7. Given your undergrad GPA, it's probably your best shot. You'll need to do so incredibly well in the M.A. (3.9+) that a) your M.A. faculty will write very strong letters when you apply again to Ph.D. programs, and the grad GPA will give search committees a reason to downplay your undergrad grades. If your GREs are strong, an equally strong showing with the M.A. should make you competitive down the road for Ph.D. programs.
  8. I don't know that there's an absolute right or wrong on your question, but I probably wouldn't mention it. The two risks in mentioning it are 1) someone may infer that it would interfere with your prospects for timely completion of the Ph.D., and 2) mentioning it may sound like you're trying to introduce it as a reason why departments should look more favorably on your application. The other important factor is that, since it's a major part of your life, one or more of your letter-writers very well may bring it up. It probably would be better coming from them than from you.
  9. I agree with the others that the Master's is probably your best bet. There are Master's programs that will give you funded offers. They are not at the level of Ph.D. funding packages, but they'll pay tuition and a small stipend. The faculty at those programs mostly received their Ph.D.s at the sorts of places you probably want to apply. They will be your new letter-writers. Also, you may be able to transfer two or three of your Master's courses to your Ph.D. program, meaning the time getting the Master's is not entirely lost. Lastly, getting a Master's is a relatively painless way to confirm that more graduate school is right for you.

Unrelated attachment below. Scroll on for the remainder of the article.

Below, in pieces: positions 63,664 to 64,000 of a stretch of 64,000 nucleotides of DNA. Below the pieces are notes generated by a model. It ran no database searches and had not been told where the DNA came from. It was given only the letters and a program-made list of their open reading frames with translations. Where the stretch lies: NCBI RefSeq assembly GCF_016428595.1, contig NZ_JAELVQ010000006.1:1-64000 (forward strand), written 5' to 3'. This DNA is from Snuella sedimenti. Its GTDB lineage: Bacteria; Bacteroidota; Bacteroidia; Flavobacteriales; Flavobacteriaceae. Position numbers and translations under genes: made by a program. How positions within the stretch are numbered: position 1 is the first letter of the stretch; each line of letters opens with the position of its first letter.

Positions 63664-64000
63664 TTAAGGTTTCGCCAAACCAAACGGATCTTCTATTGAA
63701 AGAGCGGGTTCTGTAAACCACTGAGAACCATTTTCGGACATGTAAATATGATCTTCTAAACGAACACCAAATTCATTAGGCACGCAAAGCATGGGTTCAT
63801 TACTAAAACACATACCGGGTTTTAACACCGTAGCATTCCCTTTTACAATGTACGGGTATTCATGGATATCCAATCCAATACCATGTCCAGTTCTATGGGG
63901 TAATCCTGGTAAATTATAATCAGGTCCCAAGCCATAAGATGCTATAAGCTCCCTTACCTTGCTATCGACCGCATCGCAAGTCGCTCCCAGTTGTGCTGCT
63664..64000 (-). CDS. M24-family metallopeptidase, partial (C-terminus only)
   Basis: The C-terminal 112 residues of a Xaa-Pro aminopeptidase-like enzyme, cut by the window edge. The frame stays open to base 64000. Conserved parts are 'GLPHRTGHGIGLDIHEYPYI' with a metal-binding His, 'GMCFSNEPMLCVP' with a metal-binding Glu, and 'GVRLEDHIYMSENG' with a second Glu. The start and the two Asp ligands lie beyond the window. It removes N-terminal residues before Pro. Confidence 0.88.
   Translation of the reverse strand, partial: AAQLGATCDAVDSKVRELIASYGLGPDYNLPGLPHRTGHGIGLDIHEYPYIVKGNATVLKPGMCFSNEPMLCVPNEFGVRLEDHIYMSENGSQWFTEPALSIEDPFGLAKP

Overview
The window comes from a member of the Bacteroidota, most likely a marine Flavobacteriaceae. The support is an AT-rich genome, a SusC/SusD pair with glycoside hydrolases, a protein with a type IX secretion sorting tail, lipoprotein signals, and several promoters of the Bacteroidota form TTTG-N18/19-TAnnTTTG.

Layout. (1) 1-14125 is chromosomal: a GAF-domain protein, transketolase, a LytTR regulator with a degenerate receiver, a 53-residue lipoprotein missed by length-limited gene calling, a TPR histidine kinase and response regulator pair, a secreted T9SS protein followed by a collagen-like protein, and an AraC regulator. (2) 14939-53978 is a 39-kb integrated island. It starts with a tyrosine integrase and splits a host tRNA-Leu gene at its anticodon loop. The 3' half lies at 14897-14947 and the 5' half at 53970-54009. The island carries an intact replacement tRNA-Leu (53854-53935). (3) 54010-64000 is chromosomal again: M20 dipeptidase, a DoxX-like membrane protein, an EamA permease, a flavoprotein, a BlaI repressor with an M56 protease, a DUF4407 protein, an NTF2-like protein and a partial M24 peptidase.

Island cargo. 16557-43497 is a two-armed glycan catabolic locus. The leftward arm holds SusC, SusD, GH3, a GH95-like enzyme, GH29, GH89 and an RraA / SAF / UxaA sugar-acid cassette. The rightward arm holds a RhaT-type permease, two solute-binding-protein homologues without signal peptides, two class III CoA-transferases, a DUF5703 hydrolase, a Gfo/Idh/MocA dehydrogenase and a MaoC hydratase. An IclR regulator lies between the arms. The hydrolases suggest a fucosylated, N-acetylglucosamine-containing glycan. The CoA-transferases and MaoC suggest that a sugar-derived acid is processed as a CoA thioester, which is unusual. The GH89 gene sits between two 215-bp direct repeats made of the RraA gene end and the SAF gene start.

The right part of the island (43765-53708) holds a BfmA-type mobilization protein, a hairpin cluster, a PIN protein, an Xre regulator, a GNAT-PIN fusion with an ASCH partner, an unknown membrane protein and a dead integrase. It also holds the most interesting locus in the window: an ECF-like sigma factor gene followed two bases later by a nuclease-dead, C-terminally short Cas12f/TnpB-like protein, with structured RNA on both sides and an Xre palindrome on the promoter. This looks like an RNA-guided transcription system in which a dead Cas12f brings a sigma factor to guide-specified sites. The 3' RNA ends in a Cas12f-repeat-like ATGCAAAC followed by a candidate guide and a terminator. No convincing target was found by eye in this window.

10. Frankly, I think your best bet is to learn the stats. You don't need to have a background in stats to survive a methods sequence, you just need to do the work and not panic about it. Most programs start you at the beginning. Even if you end up doing qualitative research, you'll need to engage the quantitative scholars, which means you'll need to understand them, which means you'll need the stats background. My advice is to find programs that have scholars who are studying the questions you find to be interesting, irrespective of method, and take it from there. A lot of people, when starting out, aren't too enthusiastic about stats courses, but, once they see that the material in those courses may help them to answer the questions they find to be interesting (i.e., once stats becomes a means to an end rather than an end in itself), they learn what they need to learn.
  11. As to what JDs could teach, in my department the obvious ones are Con Law, Supreme Court, Law and Policy, and International Law. Other options would depend on the person's focus in law, but could include courses such as Ethics and Politics, Intro to Policy, Federalism, International Organizations, etc. Someone with a focus in international law presumably would have a different 3-4 courses than someone with a focus in Constitutional law or someone with a focus on law and policy.